College basketball has changed over the years, but not for the better with the days of selfish players, and defense being a strategy of the past.  This is why this book is so relevant today because it shows how the game used to be played and what is missing in basketball today.

The unlikely trio of John Wooden, Kareem Abdul-Jabbar (formerly known as Lew Alcindor), and Bill Walton created one of the greatest dynasties in sports history. From 1964 to 1975 the University of California Los Angeles (UCLA) basketball team won 10 national championships, including seven in a row, and amassed four perfect seasons. This seems like today an unheard feat considering college basketball teams are hampered by the “NIL”, the portal transfer and “one-and-done.” The three together had a winning attitude set against the turmoil in America of the 1960s and 1970s. 

This is a must read that captures the basketball history of that era and the cultural unrest regarding civil rights and the Vietnam War.  The author fascinatingly weaves together sports, politics, and history within the contexts of UCLA basketball.

Elise Cooper: Why the title?

Scott Howard-Cooper: The title came about because I was struck that the UCLA Bruins obviously had this empire, this kingdom, and this program at the peak for so many years.  I also wanted to put it with the backdrop of the times in America of the sixties and seventies.  There was so many things going around the Bruin basketball players. The meat of the book is the arrival of Lew Alcindor before he became Kareem Abdul- Jabbar, through the departure of Bill Walton.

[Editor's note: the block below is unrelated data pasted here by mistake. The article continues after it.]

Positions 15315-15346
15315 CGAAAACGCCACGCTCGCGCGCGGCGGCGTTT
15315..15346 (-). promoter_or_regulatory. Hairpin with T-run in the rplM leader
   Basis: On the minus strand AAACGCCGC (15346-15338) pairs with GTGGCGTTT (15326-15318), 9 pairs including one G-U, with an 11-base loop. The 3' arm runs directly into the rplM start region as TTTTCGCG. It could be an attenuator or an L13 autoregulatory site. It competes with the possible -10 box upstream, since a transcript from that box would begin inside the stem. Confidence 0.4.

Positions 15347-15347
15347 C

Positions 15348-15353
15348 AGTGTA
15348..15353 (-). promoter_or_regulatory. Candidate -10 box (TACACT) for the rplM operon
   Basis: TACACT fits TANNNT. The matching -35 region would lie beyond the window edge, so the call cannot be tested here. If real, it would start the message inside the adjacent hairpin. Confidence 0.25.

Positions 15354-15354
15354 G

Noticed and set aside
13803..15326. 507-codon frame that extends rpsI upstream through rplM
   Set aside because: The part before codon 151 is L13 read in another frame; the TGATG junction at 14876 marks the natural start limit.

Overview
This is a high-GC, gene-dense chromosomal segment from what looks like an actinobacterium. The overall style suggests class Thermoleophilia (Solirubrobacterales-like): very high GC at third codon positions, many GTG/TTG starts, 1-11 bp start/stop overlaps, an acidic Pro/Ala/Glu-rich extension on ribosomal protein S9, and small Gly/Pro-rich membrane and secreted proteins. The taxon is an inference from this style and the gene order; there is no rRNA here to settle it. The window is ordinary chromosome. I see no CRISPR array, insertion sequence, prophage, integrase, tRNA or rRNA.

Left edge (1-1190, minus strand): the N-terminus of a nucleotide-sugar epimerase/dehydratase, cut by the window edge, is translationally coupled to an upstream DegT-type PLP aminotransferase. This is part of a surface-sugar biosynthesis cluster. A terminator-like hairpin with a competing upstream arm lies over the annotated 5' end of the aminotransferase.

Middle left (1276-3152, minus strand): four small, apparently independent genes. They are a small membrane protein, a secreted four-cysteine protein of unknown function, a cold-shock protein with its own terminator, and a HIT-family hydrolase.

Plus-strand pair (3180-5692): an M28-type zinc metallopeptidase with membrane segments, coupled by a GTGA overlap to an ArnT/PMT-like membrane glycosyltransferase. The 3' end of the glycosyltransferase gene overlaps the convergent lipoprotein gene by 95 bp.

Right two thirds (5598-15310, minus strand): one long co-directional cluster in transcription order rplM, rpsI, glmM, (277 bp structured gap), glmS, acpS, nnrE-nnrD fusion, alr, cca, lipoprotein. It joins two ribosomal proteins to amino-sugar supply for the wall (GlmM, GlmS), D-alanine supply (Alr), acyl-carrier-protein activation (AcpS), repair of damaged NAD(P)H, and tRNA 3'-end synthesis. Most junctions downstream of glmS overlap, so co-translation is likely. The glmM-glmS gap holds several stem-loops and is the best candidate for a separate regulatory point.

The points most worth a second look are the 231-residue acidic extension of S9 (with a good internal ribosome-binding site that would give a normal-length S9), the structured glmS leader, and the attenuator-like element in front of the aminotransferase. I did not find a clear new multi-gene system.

EC:  Why write it now?

SHC:  I wanted to write it now because this season that just finished is the fiftieth anniversary of the end of the seven consecutive championships. One year from now will be the fiftieth anniversary of Coach John Wooden’s last year.

EC:  Do you think Coach Wooden was the best basketball coach ever?

SHC:  I do, but I also think he would not think so. He was not a great coach in basketball strategy and was the first to say he was not a good x’s and o’s coach. He was not the guy who would ‘rule the chess board’, never would outsmart someone. Looking at the preparation and the system he had in place, the way he was able to mesh talents and personalities for so long, year after year, is remarkable. The times need to be factored in. He kept everyone focused.  He also had the greatest coaching staff of all time.  His assistants were invaluable in the strategy and the recruiting.

EC: Isn’t one of the things that made him great is his ability to know his weaknesses and hire assistant coaches to supplement that?

SHC: This is one of the reasons he was so great.  He did not want yes men. He wanted people to disagree with him.  He wanted smart people around him. Assistant Coach Jerry Norman played a role in the early strategy sessions. Another assistant coach, Gary Cunningham, was Lew Alcindor’s first coach of the freshman team.  Other great assistant coaches were Denny Crum and Frank Arnold. He wanted to know what his assistant coaches were thinking. I do not think it was just a coincidence that Cunningham, Norman, and Crum played for Wooden.

EC:  Do you think he had the players leave their politics at the door?

SHC: Yes and no. The politics and the issues going on in society were always with the players. Lew Alcindor and Bill Walton could have brought the whole dynasty down if they were about ego, worried about how many points they were getting, or wanting to bring the protests to the courts, which they could have done.  I do think John Wooden was worried when Lew Alcindor came out from New York, that he would want to dominate the ball and the headlines. As it turned out, Alcindor and Bill Walton were the definition of selfless and team first.  They had no egos.  They did not care about the spotlight and in fact hated it. They would talk about their teammates. They cared about the win and playing right. Once they stepped on the court, they were selfless.